Rule 287 on legal privilege has been further improved and now treats lawyers and patent attorneys completely equally. It is the first provision on legal privilege in infringement proceedings with international effect and may provide guidance for the improvement of national laws and further support the work at WIPO to achieve a world-wide solution.

Assignment of cases and issues is done by the Registrar under Rule 345, on the basis of an action-distribution-scheme established by the presiding judge of the division or section for the duration of one calendar year. This was already in the 16th draft, but now a large number of rules have been brought in line with this provision, which certainly makes the role of the Registrar much more important.

Rule 355 provides new rules on decisions by default, which are now included throughout the rules for various situations where a party does not make an appearance. The court still has to check ex officio whether the facts put forward by the claimant justify the remedy sought. A first decision by default will be set aside on application by the defaulting party, but Rule 356.3 enables the Court to decide, in the decision setting aside the default decision, that a further decision by default shall be final. In such cases, subsequent applications to set aside a decision by default shall not be allowed. This is of course done to prevent cases from being paralyzed by strategic defaults.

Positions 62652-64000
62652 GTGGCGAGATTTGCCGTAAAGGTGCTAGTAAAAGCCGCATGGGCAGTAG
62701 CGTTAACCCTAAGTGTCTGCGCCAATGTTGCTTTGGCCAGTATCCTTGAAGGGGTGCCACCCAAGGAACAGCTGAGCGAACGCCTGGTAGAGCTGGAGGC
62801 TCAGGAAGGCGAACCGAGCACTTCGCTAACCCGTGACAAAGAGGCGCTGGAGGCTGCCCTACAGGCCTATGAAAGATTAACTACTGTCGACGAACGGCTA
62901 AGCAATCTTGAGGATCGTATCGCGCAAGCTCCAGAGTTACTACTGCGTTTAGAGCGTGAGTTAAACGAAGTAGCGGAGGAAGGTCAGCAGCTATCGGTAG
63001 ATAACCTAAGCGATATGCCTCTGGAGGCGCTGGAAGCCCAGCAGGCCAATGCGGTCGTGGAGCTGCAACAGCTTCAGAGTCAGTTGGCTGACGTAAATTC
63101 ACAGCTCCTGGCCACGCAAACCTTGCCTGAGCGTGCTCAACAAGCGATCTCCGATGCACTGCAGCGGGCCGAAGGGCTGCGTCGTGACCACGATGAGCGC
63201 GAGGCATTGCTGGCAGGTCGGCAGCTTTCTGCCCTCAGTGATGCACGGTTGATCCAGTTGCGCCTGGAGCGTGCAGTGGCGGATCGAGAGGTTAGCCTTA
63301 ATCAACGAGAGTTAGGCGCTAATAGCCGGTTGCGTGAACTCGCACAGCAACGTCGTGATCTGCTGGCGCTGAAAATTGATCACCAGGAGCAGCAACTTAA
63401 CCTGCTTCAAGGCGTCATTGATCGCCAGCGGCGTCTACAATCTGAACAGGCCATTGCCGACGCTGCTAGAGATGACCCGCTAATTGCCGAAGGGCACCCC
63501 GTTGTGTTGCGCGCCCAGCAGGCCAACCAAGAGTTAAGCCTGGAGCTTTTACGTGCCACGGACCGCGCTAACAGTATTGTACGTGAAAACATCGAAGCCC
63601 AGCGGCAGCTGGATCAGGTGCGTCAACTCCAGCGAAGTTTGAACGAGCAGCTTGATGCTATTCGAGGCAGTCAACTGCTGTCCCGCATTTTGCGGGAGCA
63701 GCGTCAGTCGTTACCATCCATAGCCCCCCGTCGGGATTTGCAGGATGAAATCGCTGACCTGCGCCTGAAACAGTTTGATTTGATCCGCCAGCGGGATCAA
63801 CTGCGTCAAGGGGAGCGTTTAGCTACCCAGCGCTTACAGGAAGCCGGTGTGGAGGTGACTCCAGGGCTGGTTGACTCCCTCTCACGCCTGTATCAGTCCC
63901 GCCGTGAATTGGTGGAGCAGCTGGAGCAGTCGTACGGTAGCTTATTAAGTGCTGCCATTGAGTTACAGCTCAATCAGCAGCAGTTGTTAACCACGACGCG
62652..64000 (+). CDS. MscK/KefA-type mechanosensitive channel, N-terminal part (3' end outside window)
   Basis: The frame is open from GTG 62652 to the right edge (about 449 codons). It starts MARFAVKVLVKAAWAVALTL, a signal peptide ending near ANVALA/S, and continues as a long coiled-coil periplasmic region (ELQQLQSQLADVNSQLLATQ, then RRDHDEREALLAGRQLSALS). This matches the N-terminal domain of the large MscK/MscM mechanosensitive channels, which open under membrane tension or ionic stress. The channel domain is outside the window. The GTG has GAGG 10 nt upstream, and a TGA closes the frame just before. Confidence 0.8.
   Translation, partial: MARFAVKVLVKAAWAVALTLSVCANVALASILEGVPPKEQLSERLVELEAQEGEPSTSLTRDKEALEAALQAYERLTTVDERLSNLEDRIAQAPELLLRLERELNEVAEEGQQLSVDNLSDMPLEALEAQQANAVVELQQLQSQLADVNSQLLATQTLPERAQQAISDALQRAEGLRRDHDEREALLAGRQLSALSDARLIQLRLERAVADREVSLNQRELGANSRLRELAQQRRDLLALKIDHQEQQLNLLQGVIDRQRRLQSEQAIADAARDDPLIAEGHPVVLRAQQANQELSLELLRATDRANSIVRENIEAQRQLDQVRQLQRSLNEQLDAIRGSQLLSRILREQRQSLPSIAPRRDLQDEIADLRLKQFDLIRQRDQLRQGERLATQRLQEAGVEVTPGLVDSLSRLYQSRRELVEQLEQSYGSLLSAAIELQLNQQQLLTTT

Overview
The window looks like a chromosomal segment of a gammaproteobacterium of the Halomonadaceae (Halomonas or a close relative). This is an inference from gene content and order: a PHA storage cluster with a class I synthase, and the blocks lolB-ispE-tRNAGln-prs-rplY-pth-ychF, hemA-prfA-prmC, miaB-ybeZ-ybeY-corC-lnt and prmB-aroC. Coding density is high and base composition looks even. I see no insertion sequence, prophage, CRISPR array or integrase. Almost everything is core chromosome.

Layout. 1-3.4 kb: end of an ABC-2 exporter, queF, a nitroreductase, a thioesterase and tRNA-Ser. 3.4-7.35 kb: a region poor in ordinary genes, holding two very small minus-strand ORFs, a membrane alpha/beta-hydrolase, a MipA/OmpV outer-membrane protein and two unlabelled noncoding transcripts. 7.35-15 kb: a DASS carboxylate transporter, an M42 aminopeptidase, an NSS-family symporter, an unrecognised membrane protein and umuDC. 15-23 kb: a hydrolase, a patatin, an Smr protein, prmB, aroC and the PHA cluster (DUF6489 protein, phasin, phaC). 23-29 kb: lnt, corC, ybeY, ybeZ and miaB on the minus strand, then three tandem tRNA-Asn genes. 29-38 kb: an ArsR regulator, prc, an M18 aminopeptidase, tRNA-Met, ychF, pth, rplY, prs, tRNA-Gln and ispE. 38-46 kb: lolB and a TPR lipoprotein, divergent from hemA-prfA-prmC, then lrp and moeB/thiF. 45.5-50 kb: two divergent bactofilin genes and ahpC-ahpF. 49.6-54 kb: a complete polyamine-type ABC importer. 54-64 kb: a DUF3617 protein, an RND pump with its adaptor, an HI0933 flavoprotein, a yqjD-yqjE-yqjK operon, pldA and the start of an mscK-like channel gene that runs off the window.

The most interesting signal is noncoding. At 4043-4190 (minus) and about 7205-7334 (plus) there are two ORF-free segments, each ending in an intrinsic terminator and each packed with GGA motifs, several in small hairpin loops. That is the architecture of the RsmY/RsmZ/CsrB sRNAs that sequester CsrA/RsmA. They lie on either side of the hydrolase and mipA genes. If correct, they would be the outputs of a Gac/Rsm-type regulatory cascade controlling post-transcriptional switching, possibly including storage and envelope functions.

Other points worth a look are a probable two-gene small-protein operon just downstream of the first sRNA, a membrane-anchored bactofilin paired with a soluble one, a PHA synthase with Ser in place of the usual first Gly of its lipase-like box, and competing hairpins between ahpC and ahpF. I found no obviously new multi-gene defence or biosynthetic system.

There are some further changes of a more technical nature. Some of those stress that orders as a principle are dependent on party disposition and cannot be granted ex officio.


A massive task has almost been completed and the result is impressive. A completely new, autonomous procedural law has been developed for 25 countries, which needed to integrate many different concepts, both from civil and common law. Of course, there is still room for improvement, but that is far less important than the achievement as such.

The Rules of Procedure allow for flexibility on important issues such as the duration of the oral hearing, cross-examination of experts and witnesses and yes, even bifurcation – though that is more likely to happen in some regional divisions than in Germany. That will lead to many options to consider, and over time to best practices set by the Court of Appeal.

Overall we now have a very good toolbox to start with, which is more than likely to help in achieving good judgments on the merits in full proceedings in just around one year, and provisional measures as required at much shorter notice. From a legal perspective the UPC seems ready to start. It’s a challenge for lawyers around Europe, but also an opportunity to anticipate with impatience!